Stéphane, Georges, Jean, Bernard. They and eight others were all executed, some as they sat down for a morning production meeting at Charlie Hebdo in Paris, others as they tried to protect the offices of the controversial French satire magazine.
The cartoonists and editors were starting an honest day’s work. The two masked gunmen and their accomplice were not. An honest job doesn’t require a face mask and an automatic weapon. That’s for criminals. Assassins.
Many of the dead were killed for their ideas. For pictures they drew. For words they wrote.
Shocked and heartbroken by the news, I immediately posted in social media “I am Charlie” in all the languages my circle of friends speak. The meme is now my Facebook banner.
But meme is not meaning. It only points at meaning, the way a Chinese character points to an idea. It requires further exploration. Why am I Charlie? It’s not a fashion statement.
I am Charlie because I was a New Yorker on September 11. I watched Tower 1 crumble, saw a man fall from the sky rather than burn to death. I walked uptown with debris-dusted survivors on that ironically sunny day. I know what it feels like to have an ordinary workday dismembered by an act of wanton violence.
9/11 propelled me out of New York to seek a living as a touring musician in Europe. Based for a while in Berlin, I learned that multiculturalism has a different feel in Europe than in New York. A very visible contingent of immigrant Turks remained ostentatiously apart in my Kreuzberg neighborhood while still enjoying the material benefits of the German system. I’ll never forget being bullied by a 12- year-old Turkish boy in an Internet café who tried to harass me off a computer he wanted to use. “You’re just a woman,” he declared shrilly. Now he’s old enough to kill.
I am Charlie because I’ve worked at magazines most of my life. The atmosphere and offices of Interview where I was employed in the late ’80s were similar to what I imagine Charlie Hebdo’s offices to be. At Interview, we enjoyed an open office space on 33rd Street, a former electrical substation that Andy Warhol had converted into a quirky headquarters for his pet publication. The loft space encouraged the creative atmosphere of a close (though sometimes dysfunctional) family. I imagine assassins barging into one of our cozy production meetings, the receptionist taken off-guard, her telephone receiver hanging in mid-air, the incongruous gunfire. These mental images repel me. I can’t get rid of them.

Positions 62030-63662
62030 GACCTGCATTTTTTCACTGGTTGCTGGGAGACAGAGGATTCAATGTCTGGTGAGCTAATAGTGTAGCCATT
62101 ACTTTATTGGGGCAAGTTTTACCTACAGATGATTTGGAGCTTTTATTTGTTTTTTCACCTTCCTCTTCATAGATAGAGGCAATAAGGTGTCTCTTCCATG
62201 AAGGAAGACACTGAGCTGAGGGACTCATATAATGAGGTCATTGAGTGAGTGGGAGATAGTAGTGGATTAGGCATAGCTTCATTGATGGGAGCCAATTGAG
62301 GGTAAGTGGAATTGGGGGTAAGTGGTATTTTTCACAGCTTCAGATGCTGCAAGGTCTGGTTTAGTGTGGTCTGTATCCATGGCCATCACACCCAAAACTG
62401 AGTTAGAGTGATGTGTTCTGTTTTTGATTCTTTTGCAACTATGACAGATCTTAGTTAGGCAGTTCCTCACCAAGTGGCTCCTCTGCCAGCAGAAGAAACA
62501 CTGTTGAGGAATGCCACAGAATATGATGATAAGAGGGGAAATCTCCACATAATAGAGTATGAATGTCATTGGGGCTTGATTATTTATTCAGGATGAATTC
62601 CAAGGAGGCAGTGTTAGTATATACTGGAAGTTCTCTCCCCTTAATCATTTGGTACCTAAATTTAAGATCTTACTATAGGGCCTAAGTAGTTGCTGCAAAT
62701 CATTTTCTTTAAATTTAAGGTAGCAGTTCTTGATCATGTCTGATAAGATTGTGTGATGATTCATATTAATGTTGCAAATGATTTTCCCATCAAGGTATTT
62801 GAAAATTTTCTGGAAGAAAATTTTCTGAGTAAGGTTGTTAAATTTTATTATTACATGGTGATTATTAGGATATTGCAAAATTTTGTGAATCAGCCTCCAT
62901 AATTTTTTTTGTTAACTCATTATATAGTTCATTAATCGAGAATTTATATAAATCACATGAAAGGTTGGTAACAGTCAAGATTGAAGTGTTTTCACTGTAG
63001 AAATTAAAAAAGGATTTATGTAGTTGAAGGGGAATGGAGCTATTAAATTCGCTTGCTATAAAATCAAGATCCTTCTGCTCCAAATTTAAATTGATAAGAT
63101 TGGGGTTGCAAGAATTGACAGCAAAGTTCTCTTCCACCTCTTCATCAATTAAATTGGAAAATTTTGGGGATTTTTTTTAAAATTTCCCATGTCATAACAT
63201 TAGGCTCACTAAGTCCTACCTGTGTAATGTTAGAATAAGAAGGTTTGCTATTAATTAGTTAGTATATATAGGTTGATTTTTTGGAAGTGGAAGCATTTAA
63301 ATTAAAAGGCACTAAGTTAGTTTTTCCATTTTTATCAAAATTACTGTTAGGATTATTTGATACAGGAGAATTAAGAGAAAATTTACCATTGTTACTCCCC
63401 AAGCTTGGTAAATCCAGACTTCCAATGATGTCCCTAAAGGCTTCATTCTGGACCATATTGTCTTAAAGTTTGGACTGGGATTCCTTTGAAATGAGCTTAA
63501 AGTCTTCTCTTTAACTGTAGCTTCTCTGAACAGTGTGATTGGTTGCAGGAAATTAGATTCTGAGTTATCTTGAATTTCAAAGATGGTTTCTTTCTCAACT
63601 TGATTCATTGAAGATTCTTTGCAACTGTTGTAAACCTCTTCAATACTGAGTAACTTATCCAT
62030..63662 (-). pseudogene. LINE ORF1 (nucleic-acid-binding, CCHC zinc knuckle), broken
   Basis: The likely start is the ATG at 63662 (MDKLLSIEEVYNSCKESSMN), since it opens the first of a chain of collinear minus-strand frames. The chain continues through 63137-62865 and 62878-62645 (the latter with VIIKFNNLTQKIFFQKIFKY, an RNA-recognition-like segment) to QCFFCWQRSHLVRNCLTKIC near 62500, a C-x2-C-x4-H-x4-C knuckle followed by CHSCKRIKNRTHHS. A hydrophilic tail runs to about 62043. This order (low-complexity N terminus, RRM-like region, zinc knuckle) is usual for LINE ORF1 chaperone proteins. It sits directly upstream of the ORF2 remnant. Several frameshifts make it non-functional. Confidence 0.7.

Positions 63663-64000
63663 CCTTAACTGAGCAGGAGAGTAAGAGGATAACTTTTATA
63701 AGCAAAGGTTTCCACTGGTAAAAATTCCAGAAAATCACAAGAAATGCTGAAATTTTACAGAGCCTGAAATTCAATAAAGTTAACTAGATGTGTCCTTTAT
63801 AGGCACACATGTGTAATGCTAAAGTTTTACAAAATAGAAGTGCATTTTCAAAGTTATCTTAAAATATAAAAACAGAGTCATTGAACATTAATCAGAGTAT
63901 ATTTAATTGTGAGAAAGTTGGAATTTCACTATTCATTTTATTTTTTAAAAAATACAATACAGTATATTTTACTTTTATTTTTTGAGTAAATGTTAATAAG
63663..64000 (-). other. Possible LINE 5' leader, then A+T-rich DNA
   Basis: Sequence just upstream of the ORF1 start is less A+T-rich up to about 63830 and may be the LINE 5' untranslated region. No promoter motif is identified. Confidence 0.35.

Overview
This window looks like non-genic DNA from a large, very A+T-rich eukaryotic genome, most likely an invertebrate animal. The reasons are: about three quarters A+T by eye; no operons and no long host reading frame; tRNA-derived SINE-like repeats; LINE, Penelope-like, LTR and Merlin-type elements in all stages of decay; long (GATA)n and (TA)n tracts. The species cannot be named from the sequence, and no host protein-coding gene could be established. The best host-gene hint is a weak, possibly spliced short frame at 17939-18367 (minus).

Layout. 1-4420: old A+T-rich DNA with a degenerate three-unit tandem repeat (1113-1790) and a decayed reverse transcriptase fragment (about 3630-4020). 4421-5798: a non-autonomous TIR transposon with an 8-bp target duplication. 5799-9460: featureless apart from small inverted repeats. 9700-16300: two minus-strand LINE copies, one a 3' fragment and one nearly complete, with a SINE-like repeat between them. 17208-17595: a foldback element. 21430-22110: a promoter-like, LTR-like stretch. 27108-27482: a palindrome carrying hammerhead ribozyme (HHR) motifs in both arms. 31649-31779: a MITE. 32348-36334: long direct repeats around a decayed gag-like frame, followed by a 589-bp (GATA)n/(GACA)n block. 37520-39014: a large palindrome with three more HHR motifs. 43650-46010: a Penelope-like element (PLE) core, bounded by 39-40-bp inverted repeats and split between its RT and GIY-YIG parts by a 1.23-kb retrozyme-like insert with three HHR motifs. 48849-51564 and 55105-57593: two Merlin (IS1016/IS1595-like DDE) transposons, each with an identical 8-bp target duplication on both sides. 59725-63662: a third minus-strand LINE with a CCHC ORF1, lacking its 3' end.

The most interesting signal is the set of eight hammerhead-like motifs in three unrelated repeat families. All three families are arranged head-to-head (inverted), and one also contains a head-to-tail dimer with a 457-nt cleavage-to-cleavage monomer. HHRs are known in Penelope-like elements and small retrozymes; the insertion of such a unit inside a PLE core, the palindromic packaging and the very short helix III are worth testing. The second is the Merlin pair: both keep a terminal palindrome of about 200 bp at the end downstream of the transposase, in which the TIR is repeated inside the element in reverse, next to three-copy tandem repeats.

I am Charlie because I am a writer, my sister is a writer, and many of my friends are writers and artists. I am taken off-guard by how few in my circle have reacted publicly or passionately about the Paris murders. I posted my support for the staff of Charlie Hebdo on the group page of my MFA program, and was surprised that there were no “likes,” no comments. It was a loud silence. Why? On 9/11, all French people were Americans. Why are we, American writers in particular, not responding with equally passionate and immediate fraternity?
Finally, I am Charlie because I live in a neighborhood with two Muslim households, and my relationship with them is strained. They live here as if by accident, maintaining themselves deliberately apart and separate from their neighbors. The men of these households greet me, a woman, only grudgingly when I smile or wave first. At Halloween, there’s a prominent sign on the front lawn saying “No Trick or Treaters,” when simply turning off the porch light would do. These are explicit statements of a self-imposed “otherness,” an unfriendliness that teeters on the edge of disdain. A simple wave recognizes shared humanity, and my Muslim neighbors deny me this.
Propaganda machines world-wide have always dehumanized the “other” as the first step in making him easier to kill. We must beware of dehumanizing the Muslim community, and Muslims must do better to communicate a message of friendship and social cooperation in the communities they inhabit. Muslims, though they may not know it, are Charlie too.
I am Charlie. Everyone is Charlie.
Dorothy Potter Snyder lives in Durham.